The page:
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The Public-Private Distinction and Bodily Autonomy

The Public-Private Distinction and Bodily Autonomy By Prof Liz Wicks

I am giving a paper on Friday 24 October at the International Association for Philosophy of Law and Social Philosophy (IVR)’s UK Annual Conference on Public/Private: Unlocking the Boundaries of Legal Thought at Queen’s University Belfast. My paper will focus on the ‘Public-Private Distinction and Bodily Autonomy’, exploring the question of what is private in relation to the human body, and how this is determined, as well as recognising the inherent ambiguity of the public-private distinction given that the classification of a choice about the body as private may be either descriptive or normative in function.

Bodily autonomy is widely recognised as an important legal and ethical value. It is protected by Article 8 ECHR’s right to respect for private life, as well as by many substantive laws, such as the requirement of consent to medical treatment  and the criminal prohibition of non-consensual sexual activity.  However, many choices about our bodies are not completely within our autonomous control: the prohibition of assisted dying restricts the choices of how and when we may die,  while abortion remains prima facie a criminal offence, meaning that a woman’s autonomous choice to terminate her pregnancy does not suffice to justify it in the eyes of the law.  A question which is fundamental to this latter issue is whether pregnancy is a private or public matter. Despite the intuitive reaction that it is primarily private but with (perhaps) a public interest in protecting the foetus, the European Court of Human Rights has expressed its view that Article 8 ECHR ‘cannot be interpreted as meaning that pregnancy and its termination pertain uniquely to the woman’s private life’.  (A, B & C v Ireland (App. 25579/05) 16 December 2010, para 213.) In many disparate contexts, the Strasbourg Court has grown accustomed to balancing privacy against competing interests and yet in the context of pregnancy it instead expresses the concept very differently so as to emphasise that the issue is not solely private.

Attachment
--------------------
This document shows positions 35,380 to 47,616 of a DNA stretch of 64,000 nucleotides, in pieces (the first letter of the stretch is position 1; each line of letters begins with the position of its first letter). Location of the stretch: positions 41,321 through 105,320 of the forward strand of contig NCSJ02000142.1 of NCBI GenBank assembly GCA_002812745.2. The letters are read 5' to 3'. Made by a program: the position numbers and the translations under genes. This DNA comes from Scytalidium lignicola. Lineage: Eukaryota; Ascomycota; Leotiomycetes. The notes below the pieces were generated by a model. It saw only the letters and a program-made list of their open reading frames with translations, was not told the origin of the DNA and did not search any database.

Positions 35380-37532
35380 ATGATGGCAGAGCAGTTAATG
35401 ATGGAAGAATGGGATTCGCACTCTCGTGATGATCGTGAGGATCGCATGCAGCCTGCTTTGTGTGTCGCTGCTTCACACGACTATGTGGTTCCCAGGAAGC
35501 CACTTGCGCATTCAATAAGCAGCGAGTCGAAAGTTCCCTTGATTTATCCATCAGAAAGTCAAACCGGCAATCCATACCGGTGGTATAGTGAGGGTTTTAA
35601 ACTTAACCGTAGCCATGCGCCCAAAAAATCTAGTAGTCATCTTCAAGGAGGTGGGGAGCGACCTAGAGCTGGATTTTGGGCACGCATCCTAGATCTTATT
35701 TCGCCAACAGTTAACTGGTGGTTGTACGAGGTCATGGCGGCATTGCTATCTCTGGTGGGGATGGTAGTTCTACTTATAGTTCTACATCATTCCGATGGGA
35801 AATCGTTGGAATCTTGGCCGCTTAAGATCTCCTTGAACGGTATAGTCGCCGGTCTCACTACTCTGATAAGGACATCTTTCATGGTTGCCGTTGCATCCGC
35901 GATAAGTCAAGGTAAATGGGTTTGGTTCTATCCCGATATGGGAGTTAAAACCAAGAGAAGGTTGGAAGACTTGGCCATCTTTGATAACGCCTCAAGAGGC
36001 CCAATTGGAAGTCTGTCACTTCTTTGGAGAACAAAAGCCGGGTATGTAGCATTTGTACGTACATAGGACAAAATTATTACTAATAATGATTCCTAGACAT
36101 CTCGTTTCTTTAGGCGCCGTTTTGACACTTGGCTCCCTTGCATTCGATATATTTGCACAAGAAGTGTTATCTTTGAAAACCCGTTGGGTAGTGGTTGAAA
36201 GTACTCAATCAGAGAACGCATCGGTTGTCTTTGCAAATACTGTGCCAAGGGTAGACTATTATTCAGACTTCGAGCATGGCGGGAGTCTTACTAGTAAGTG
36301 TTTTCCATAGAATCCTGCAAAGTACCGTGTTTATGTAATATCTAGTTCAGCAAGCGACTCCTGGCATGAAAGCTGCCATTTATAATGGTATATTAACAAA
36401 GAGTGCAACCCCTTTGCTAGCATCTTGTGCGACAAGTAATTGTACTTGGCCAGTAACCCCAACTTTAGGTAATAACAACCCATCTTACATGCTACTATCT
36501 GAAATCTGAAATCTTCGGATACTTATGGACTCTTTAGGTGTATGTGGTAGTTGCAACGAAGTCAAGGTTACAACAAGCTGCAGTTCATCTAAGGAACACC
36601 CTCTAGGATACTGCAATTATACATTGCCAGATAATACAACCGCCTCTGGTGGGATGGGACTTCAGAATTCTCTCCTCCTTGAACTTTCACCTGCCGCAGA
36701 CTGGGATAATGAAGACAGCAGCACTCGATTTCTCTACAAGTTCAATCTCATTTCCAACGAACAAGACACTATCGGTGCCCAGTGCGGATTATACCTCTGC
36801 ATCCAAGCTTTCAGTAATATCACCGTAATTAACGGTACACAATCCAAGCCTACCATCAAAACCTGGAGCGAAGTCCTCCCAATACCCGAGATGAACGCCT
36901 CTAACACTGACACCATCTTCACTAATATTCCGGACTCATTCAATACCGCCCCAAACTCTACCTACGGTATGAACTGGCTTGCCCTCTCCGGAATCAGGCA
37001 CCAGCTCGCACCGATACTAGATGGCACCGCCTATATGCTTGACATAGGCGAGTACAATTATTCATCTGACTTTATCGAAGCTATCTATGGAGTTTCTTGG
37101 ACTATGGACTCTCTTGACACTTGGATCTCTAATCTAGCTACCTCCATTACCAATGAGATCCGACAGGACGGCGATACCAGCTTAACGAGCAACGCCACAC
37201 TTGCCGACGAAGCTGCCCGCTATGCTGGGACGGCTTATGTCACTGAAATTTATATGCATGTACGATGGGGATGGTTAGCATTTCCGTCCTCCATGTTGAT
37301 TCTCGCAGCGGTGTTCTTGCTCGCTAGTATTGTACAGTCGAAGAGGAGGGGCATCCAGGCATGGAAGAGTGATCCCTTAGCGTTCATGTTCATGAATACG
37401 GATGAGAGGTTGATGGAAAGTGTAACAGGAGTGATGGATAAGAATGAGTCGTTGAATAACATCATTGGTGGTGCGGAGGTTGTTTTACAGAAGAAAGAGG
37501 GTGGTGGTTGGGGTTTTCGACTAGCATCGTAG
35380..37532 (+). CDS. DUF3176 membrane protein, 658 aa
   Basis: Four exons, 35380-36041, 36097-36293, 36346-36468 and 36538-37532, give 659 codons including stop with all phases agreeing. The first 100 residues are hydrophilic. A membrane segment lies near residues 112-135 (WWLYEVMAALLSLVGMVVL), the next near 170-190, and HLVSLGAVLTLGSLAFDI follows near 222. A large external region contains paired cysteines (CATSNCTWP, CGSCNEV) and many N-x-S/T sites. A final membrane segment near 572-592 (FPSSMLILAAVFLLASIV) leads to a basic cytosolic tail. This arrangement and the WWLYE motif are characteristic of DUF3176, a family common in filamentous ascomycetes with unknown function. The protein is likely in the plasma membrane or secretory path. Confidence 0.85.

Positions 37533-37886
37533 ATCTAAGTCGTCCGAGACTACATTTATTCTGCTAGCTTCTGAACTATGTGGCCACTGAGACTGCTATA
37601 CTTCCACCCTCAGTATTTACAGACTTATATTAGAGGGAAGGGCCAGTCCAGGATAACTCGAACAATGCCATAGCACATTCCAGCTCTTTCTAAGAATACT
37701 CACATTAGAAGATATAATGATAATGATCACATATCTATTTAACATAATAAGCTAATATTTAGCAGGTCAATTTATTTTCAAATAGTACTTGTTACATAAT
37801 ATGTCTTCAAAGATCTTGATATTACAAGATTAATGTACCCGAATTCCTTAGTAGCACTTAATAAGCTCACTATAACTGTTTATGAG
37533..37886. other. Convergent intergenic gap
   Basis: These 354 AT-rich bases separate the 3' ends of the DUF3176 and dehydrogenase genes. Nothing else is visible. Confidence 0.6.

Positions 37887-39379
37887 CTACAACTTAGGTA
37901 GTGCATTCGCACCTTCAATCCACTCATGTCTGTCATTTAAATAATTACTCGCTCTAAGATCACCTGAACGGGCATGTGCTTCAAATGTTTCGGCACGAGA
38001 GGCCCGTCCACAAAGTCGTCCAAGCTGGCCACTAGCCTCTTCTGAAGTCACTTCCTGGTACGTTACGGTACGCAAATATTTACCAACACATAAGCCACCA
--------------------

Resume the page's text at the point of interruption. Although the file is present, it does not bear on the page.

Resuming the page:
In my paper, I will argue that in order to determine if something is a ‘private’ choice, it is necessary to question not only the nature of the activity, but also the nature of the choice made by all parties, and the potential consequences of the conduct. If a choice about the body is correctly classified as private, the next step is to assess whether immunity from state regulation is justified. In my view, Mill’s harm principle provides the bedrock of such determinations. An exercise of bodily autonomy that is private (requiring, among other factors, that all parties to it have consented autonomously), and does not harm others, should not be subject to regulation by the state. An expanded concept of privacy in relation to the body is desirable provided that it is based upon robust interpretations of privacy, autonomy and embodiment.

Access to Medical Treatments (Innovation) Bill to Have Second Reading on Friday, 16 October